Thanks in advance.

  2. Marcin Biegun says

    hi! having troubles using data from wp-postratings (aggregateRating) to yoast,
    if you happened to play with that kind of rating – would be grateful for piece of code to compare.

    btw – commenting for the first time but getting landed there plenty of times while looking for acf/woocommerce solutions. thanks for great blog.

    • Bill Erickson says

      I’m not too familiar with that plugin, but based on briefly reviewing the code it looks like it’s designed for user ratings of your content, not you specifying a review rating to go along with your product review.

      I haven’t researched the requirements for adding aggregateRating schema yet so am not comfortable advising you on what to add, but if you find the documentation on the specific schema you want added, I’ll show you how to add it.

  3. Nicole says

    Is there a way to use this code to just remove the date published?
    I have disabled the published date in Genesis but it still appears via Yoast schema.

    • Bill Erickson says

      While you may be able to filter the schema and remove the published date, I don’t recommend it. Publish date is required for valid schema so you would make your schema invalid, losing all SEO benefit.

  4. Jason says

    Thanks Bill, top plugin!

    One thing I noticed and tried to change to no avail yet is the following:

    For the Review part of the graph the Author schema appears in Structured Data Testing tool like this:

    @type Thing
    name *Full author name*

    Yoast’s Article part of the graph actually shows the following (which is the correct way according to their documentation as it uses the unique ID of the Author and doesn’t make their username publicly available):

    @type Person
    name *Full author name*

    Furthermore the above generates a Person instead of a Thing.

    I’m assuming the following part of your plugin’s code needs to be amended:

    ‘author’ => array(
    ‘@id’ => get_author_posts_url( get_the_author_meta( ‘ID’ ) ),
    ‘name’ => get_the_author_meta( ‘display_name’, $post->post_author ),

    I haven’t figured it out yet so would greatly appreciate your input on this 🙂

  5. Tanner says

    This is all really helpful though i’m still unsure how to disable product review count and aggregate review score – I have custom code outputting that already and when yoast tries to do it it’s causing an error. Any help would be appreciated.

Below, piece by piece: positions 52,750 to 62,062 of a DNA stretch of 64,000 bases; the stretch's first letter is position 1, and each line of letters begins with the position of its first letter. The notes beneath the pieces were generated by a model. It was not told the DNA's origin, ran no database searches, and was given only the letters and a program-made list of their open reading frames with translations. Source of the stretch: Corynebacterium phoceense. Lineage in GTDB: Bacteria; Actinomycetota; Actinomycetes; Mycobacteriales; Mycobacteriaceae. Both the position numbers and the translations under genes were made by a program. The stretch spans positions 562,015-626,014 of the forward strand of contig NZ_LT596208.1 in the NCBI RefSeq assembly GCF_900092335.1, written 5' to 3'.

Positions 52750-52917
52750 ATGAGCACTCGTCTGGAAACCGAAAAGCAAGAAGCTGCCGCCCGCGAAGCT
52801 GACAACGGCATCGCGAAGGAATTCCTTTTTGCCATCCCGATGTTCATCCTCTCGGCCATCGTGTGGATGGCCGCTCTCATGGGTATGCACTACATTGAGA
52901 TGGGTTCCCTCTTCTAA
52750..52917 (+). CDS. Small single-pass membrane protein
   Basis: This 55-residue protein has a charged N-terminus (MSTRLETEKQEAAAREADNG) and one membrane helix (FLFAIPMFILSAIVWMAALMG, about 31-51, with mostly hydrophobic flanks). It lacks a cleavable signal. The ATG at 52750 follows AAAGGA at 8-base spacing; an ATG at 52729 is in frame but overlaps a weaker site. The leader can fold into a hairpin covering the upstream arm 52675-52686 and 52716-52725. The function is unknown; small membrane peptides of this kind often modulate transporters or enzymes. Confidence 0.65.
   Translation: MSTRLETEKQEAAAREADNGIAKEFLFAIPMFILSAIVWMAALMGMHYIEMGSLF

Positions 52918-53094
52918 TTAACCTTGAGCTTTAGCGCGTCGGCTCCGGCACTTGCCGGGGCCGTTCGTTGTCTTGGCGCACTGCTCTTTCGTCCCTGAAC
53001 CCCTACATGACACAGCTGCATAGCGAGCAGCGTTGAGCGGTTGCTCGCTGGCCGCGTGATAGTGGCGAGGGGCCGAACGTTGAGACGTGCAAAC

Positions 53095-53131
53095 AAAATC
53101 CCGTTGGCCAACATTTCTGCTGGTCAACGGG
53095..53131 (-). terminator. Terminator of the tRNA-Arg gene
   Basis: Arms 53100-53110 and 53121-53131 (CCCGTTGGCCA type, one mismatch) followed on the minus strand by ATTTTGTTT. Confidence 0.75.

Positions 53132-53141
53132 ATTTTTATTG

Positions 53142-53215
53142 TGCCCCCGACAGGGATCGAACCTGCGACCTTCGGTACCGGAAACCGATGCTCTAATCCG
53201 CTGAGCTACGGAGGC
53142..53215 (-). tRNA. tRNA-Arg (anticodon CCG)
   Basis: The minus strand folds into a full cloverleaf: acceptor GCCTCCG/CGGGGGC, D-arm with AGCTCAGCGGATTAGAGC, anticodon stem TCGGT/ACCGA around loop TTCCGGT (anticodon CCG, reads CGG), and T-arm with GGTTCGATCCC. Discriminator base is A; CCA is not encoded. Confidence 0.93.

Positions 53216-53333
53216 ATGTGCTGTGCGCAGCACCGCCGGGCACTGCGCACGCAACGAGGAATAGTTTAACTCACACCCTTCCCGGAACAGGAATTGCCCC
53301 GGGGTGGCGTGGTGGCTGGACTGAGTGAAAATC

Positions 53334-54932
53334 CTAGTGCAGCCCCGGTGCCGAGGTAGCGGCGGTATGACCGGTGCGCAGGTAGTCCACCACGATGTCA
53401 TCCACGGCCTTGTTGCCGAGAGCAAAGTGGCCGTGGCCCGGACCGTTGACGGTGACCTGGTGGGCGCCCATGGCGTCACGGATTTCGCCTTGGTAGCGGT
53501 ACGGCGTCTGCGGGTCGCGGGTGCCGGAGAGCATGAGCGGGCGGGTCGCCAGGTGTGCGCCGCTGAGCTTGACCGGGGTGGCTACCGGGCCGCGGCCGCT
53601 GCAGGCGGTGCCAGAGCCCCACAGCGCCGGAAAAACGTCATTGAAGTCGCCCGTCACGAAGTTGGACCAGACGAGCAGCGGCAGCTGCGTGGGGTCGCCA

• Bill Erickson says

      You want those fields disabled in the code provided in this post? Go to the generate() method and remove the elements you don’t want.

      But the product review schema won’t be valid without it. Even if something else is specifying a review count and aggregate review score, that likely won’t be tied to your custom product review schema.

  6. Todd Adams says

    Hey Bill, great article. I used this as a reference last year to develop a custom Speakable Schema plugin for one of my clients to inject specific Speakable Schema into Yoast. Worked fantastic up until the recent Yoast 14.0 update where they rewrote and changed all of the Schema I tried doing simple search/replaces for the changed parameters but it still causes critical errors for various reasons.

    Any plans to update this article in the future to apply to the new Yoast Schema structure?

  7. Andreas says

    Thank you bill for this plugin to extend the Yoast Schema functionality. The plugin outputs the snippet like this: Rating: 4,5 – ‎1 review
    This is aggregated rating:

    However I would like to do editorial review posts where no one else is rating the product. The output in Google ideally should look like this: Rating: 4,5 – ‎Review by Author Name
    This is just rating:

    Is there an easy way to change the code from AggregateRating to Rating?

      • Andreas says

        Ok that’s easy, but it causes this error when validating with Google: “The property Rating is not recognized by Google for an object of type Product.”

        Also the offer is required, but I can add that as mentioned in the previous comment.

        • Bill Erickson says

          Right, that’s why we’re using AggregateRating, because it’s the recognized schema property for products.

          If you want to use a different type of schema, you should first look at Google’s structured data guide for the structure they recognize, then you can customize the output in Yoast SEO to match.